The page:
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Monthly Verse

Anonymous

      Because the sun sits on the horizon
I imagine a piano. I hate myself
      because I never took piano lessons. I
            hate that I
      didn’t just see you
at the Coke machine, or walking through the front yard
I know you played in once upon a time. Once in
      time. Upon the green
            leaves of grass.
      Because the sun hovers like

      a guitar’s note, I believe I can make
something like a symphony because the light, right
      before it leaves the day makes me, for
                  one second,
            able to admit
alcoholics do what we can when we can. And
when we can’t, we hide behind our eyes. People like
      us cast shadows when
            there’s no light.
      I am on the edge of asking you

      if you ever wish you could be the sound
a guitar-string makes the moment the finger leaves.
      I am a man you love to want, love
            to want to
      want, and I’m a man
who wants to say what he wants, a man afraid of wants.
Not for the part about the girl, but for the end.
      There’s always a girl.
            There’s always
      an end. You told me once you’d be

      the sound a doorstopper makes when it’s flicked.
I keep that under my hat. I keep the idea
      of love folded in my wallet, where
            I keep the
      invisible sounds
I’ve accumulated in the last thirty years. You
said, once, I should sit, write out my misguided head.
      I said I can’t fight
            anymore.
I hate it. It takes me out of
      everything. You said, Stop then; that easy.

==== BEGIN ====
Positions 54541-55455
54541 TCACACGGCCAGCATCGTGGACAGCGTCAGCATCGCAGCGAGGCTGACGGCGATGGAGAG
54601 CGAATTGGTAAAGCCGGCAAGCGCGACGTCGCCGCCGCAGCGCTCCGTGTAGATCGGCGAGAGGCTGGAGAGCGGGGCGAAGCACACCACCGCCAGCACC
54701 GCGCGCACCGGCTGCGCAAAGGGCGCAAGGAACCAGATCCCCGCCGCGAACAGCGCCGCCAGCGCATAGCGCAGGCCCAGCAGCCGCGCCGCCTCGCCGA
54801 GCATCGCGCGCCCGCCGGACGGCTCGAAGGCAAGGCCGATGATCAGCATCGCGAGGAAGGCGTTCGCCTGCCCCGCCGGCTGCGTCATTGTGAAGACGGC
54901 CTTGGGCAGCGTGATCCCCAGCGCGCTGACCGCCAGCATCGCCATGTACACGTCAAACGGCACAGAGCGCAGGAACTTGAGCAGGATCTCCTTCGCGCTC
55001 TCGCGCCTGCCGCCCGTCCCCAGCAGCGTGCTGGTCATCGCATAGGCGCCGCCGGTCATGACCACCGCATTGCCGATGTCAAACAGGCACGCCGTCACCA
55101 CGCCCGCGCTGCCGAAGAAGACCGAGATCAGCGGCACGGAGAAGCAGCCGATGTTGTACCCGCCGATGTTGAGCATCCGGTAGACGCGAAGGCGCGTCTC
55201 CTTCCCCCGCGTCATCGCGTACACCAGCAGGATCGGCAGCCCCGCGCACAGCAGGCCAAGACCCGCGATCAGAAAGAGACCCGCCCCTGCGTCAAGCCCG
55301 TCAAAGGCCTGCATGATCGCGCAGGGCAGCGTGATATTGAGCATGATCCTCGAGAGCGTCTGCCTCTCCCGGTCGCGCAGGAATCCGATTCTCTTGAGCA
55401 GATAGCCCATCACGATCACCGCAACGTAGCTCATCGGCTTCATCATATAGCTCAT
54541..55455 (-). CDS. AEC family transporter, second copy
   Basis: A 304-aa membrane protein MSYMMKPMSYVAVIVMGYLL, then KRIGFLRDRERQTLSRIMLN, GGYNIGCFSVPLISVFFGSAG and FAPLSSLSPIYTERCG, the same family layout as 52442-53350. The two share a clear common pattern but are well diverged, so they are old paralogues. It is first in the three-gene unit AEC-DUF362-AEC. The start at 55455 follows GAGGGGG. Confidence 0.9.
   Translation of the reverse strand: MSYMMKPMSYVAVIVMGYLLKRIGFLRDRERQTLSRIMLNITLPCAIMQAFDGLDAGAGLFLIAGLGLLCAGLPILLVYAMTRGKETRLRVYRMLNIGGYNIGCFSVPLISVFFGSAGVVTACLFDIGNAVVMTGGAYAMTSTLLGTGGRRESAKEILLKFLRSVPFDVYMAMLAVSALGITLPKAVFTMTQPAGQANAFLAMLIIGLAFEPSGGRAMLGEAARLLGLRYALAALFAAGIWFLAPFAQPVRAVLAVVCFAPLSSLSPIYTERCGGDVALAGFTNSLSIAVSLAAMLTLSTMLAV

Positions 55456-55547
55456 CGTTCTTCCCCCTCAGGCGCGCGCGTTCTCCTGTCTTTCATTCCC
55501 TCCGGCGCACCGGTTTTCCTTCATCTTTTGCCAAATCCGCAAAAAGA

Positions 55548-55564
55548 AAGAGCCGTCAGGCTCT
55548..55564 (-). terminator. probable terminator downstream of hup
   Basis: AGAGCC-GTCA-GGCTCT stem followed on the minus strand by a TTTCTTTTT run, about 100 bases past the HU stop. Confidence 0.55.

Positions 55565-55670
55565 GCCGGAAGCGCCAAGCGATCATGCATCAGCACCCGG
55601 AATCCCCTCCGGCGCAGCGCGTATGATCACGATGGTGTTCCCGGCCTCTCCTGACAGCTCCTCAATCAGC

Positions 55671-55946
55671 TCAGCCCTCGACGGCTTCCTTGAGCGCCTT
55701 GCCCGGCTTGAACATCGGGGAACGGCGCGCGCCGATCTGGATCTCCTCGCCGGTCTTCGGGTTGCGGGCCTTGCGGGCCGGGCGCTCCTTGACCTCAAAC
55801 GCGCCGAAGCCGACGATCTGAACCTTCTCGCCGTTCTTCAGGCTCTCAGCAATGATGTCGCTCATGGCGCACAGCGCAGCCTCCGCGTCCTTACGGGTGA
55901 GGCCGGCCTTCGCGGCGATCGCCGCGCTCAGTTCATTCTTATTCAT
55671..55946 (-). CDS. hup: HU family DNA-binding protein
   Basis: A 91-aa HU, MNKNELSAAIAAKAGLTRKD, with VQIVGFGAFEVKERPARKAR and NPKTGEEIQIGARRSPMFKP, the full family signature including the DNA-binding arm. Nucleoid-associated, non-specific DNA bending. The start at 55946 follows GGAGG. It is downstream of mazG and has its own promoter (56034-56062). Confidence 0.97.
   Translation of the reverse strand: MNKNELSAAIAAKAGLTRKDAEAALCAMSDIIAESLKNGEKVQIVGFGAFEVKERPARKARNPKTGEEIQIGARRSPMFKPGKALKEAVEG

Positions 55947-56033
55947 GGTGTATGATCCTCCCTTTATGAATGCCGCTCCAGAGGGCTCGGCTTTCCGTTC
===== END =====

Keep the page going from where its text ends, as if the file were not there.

I know, I said, I know, but I am not an easy man.
      And I hate that about myself. I’m
            forever
      walking a city
in my mind, a cold in the air acting as if
my Members Only jacket’s not leather, and I’m
       never looking up
            because I
      would have to leave my head. I am

      forever walking with the knowledge that
someone somewhere is playing the piano I
      never learned to play. In the moments
            when I can
      get over myself,
I can smile, and when I do I remember once
how I stood in a room lined with strangers and said
      my name, I didn’t know
            whether that
      city in my mind had a road

      leading back home, if I had a home,
and I remember thinking I was less concerned
      with concepts than concretes, remember
            feeling that
      difference in trusting
my thoughts and knowing I can enjoy them without
trusting them. The thoughts living in my heart are the
      least dependable
            thing I have.
      But this city I walk through, this

      cold in my fingers as I reach for my
cigarettes and lighter, these brown shoes beneath me,
they’ll just be fictions if I can’t walk
            in the door,
      take off my jacket,
unwrap my scarf, see home through the heat turned water
on my glasses, which I will drink forever if
      I can keep smiling
            when I can’t
      understand forgiveness’ shape.

by Christian Anton Gerard

Christian Anton Gerard

Christian Anton Gerard’s first book of poems is Wilmot Here, Collect For Stella (WordTech, CW Books, 2014). He’s received Pushcart Prize nominations, Bread Loaf Writers’ Conference scholarships, an Academy of American Poets Prize, and the 2013 Iron Horse Literary Review’s Discovered Voices Award. Some of Gerard’s recent poems and essays appear in national and international literary journals such as, storySouth, Post Road, Thrush, Redivider, Orion, Smartish Pace, B-O-D-Y, and The Rumpus among others. He holds a Ph.D. in English from the University of Tennessee and lives in Fort Smith, AR, where he’s an Assistant Professor of English, Rhetoric, and Writing at the University of Arkansas-Fort Smith. Find Christian on the web at www.christianantongerard.com

 

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